Contestants no longer are required to wear suits, she said, and in lieu of sitting, they all stand at a podium during the interview process.

Changes in the swimsuit phase of the competition included the one-piece “super-suit” contestants wore and the “swimsuit walk.”

Buys said she had the opportunity to try on a “super suit” while she and her mom were preparing for this year’s pageant.

“Mom and I were going through closets a few weeks ago when I was getting things ready for the pageant and I tried on her evening gown and swimsuit. It was so much fun. Mom even has all of her shoes she had worn in the pageant,” Buys said.

In addition to the changes made in swimwear attire and the interview process, the Miss Mississippi Pageant organization now also places a greater emphasis on philanthropy.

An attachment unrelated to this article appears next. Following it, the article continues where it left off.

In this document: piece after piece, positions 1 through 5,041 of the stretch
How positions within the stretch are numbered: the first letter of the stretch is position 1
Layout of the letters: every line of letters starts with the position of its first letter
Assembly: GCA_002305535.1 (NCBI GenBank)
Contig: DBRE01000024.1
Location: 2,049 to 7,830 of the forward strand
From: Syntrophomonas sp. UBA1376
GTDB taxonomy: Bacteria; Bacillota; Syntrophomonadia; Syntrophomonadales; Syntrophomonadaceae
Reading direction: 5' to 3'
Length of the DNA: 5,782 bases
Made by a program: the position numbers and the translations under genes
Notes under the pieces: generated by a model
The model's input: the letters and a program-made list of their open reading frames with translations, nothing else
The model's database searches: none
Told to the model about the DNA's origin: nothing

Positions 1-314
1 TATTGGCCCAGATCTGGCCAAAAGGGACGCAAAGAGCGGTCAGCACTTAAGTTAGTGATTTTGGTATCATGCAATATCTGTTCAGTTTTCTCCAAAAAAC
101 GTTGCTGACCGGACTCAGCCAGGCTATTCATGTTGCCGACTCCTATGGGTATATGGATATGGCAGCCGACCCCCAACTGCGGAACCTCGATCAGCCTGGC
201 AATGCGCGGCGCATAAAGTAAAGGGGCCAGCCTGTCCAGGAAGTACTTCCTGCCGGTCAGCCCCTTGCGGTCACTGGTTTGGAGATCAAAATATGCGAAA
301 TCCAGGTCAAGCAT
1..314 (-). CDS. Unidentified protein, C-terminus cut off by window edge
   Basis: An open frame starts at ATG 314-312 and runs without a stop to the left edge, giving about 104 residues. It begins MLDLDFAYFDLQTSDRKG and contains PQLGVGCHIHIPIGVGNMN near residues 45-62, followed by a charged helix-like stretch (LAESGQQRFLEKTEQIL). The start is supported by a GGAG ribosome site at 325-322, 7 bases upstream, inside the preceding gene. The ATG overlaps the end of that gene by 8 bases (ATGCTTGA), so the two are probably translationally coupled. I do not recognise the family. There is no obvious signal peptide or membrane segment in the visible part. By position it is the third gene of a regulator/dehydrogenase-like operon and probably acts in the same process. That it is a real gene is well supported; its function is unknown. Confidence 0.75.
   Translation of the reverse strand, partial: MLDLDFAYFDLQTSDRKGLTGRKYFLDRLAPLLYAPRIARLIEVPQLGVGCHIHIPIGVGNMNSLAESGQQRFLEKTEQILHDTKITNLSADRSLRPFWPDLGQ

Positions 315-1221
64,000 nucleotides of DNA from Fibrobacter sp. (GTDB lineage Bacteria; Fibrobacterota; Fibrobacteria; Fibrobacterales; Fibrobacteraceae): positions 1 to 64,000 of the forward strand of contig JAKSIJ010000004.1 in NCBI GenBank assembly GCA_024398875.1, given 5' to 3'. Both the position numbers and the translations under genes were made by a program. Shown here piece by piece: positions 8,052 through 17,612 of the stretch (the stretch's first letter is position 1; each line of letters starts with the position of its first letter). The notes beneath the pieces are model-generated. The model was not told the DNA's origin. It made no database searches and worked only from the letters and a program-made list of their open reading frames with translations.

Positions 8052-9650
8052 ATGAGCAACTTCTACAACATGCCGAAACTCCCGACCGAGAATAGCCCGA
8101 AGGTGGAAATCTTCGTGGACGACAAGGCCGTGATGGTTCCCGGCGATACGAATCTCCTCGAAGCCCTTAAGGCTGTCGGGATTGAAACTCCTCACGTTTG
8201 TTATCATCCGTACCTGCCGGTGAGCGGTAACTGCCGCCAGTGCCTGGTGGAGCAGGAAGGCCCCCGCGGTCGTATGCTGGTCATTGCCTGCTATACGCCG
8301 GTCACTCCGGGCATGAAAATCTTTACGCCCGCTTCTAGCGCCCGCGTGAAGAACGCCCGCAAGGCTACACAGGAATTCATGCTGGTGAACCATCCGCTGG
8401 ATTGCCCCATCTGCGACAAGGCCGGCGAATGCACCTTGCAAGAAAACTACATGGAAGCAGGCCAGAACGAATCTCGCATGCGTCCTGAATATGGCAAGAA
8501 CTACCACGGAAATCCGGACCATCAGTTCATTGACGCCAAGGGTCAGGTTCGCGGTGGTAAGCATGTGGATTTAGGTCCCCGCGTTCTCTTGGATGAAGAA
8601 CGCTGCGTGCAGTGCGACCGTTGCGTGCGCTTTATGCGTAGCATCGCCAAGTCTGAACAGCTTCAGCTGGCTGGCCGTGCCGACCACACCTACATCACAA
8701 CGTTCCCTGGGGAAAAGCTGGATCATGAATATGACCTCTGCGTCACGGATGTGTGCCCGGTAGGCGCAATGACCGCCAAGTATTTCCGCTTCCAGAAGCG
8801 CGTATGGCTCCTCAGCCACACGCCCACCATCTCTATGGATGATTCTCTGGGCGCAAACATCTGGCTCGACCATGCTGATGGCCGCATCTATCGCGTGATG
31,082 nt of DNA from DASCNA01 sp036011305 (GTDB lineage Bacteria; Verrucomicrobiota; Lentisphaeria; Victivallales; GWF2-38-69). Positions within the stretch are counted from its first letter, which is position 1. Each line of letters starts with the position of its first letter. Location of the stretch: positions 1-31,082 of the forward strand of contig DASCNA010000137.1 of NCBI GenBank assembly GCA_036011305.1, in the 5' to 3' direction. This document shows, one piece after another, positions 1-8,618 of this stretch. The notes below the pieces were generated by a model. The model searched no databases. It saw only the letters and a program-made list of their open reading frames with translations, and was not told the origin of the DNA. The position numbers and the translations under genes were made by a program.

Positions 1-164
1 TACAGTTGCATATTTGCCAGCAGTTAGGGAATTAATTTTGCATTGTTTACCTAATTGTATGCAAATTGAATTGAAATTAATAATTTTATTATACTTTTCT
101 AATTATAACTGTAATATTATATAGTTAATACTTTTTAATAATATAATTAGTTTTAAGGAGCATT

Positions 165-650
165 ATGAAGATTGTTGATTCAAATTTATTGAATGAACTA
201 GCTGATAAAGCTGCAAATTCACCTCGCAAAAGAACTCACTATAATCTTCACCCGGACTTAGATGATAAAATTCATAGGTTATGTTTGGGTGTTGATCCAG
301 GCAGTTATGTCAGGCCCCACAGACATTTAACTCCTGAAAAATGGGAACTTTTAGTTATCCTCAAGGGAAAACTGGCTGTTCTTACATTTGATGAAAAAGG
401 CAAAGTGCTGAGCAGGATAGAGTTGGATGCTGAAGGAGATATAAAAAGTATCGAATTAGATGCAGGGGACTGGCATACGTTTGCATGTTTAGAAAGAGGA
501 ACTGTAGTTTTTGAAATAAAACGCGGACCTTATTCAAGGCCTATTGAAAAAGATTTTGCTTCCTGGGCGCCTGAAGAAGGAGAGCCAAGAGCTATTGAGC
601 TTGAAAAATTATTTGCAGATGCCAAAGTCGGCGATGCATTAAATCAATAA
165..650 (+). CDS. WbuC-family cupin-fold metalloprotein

Each contestant is required to support a platform, which they will promote during their reign as a local titleholder, and if they win, as the state titleholder.

Buys’ platform is Water for Life.

“My platform deals with saving lives both locally and globally. Eleven percent of the world’s population does not have access to clean drinking water,” Buys said, resulting in more than 4,000 children dying daily.

And because this is something the reigning Miss Mississippi is passionate about, she said she is thrilled that as the state titleholder, she will be able to advance her cause.

While continuing to encourage others to get involved with Water for Life, Buys said, she is also looking forward to serving her state by continuing to work with the Children’s Miracle Network hospitals, which partner with the Miss America Organization.

“Just to serve in any way I can is the legacy I want to leave on this organization,” she said.

Sacrifice and dedication have made winning the crown possible for Buys, but this has not been a journey she said she has traveled alone.

In addition to her parents, Buys said, she has received support from her three brothers.

“They have never missed a single night of any pageant I have ever been in, and they are always sitting there shoulder to shoulder. It is such an amazing support system,” she said.